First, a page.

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In-flight sexual harassment is a problem. Here’s what airlines can do about it

by AirTalk®

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Passengers sit on July 6, 2016 aboard the Swiss International Air Lines' new Bombardier CS 100 passenger jetliner during a flight over the Swiss Alps. MICHAEL BUHOLZER/AFP/Getty Images

The movement to bring awareness to sexual harassment and assault on public transport has gained steam in the last several years.

LA Metro launched a campaign in 2015 to foreground the issue and educate riders, and the Washington Metropolitan Transit Authority in DC has been working with grassroots groups to tackle the issue.

Despite these efforts, there’s one area of transport that has received little attention when it comes to issues of sexual harassment and assault: commercial flights.

Patt talked with listener Emily in Downtown who shared her experience of being sexually harassed on a plane:

Emily’s experience is far from unique. As with sexual assault cases in general, in-flight incidents are thought to be under-reported.

According to a recent Slate article, the FBI cited 37 open cases involving sexual assaults on aircrafts so far this year, but it’s impossible to get a more accurate number since it’s not something the Federal Aviation Administration tracks. The article also finds that cabin crew are often ill-equipped to handle these kinds of allegations.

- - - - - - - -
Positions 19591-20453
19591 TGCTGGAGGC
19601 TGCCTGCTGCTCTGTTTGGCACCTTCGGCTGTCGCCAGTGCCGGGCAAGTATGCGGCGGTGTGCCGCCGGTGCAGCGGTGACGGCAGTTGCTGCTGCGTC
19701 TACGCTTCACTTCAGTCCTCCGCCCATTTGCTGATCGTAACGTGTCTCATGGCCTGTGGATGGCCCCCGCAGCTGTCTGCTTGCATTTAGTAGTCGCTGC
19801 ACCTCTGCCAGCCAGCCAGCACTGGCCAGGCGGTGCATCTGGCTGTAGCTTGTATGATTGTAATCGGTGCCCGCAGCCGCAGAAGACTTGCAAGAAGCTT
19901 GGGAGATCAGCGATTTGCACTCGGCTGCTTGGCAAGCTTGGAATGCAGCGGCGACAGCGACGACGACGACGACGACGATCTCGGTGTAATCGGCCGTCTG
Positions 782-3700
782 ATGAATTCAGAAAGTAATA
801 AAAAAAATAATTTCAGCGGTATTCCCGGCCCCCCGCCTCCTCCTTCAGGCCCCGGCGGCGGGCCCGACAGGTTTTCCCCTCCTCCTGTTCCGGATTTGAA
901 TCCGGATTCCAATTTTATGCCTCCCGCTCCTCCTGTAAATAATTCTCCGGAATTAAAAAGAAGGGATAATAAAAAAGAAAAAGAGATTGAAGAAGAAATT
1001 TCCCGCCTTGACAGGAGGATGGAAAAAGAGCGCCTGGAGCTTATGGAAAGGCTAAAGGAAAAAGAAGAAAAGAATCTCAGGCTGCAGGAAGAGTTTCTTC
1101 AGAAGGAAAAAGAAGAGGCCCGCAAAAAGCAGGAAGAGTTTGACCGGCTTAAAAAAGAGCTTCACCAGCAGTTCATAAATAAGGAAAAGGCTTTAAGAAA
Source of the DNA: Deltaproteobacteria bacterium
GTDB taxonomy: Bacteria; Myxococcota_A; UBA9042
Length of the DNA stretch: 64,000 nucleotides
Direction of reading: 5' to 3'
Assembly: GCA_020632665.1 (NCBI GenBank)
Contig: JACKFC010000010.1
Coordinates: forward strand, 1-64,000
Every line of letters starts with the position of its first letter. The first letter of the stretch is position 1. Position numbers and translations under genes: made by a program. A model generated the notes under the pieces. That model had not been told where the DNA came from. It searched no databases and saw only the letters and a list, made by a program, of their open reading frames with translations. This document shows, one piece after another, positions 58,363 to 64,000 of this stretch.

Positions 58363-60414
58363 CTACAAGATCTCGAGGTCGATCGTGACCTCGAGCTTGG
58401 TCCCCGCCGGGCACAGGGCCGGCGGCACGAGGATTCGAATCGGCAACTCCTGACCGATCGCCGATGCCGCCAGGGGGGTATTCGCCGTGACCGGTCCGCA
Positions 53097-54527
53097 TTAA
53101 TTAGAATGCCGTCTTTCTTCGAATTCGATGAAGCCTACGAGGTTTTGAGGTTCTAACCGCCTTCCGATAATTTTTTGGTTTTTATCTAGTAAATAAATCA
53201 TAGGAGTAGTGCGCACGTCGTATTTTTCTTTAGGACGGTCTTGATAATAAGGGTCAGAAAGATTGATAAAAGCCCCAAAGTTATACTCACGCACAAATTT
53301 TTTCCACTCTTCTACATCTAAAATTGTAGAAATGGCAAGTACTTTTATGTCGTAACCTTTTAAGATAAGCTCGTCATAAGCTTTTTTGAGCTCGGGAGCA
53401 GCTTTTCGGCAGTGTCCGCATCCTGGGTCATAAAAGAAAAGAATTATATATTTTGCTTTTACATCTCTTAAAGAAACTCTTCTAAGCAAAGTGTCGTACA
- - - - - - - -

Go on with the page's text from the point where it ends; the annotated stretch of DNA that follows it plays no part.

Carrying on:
"There is a lack of clear guidelines in terms of what an aircrew is going to do," said Manish Madan, Professor of Criminal Justice at Stockton University.

Sara Nelson, International president of the Association of Flight Attendants, said both passengers and airline staff need clear guidelines.

“Passengers need to know... to report it [sexual harassment] to the crew members,” she said. “We [flight attendants] also need training in how to recognize these issues... the victims are not necessarily in a situation where they feel comfortable to report it themselves.”

While flight attendants can restrain a passenger who is a physical threat to others onboard, sexual assault and harassment sometimes falls outside the range of established procedure.

“This is a unique crime,” Nelson said. “There needs to  be training around it... how to respond both to the perpetrator and to the victim, to handle it properly, report it and... get that report to the authorities so that they can properly handle it.”

These interviews have been edited for clarity. This story has been updated.


Sara Nelson, International president, Association of Flight Attendants

Manish Madan, Professor of Criminal Justice at Stockton University in  Galloway, NJ, whose research focuses on sexual harassment and sexual assaults

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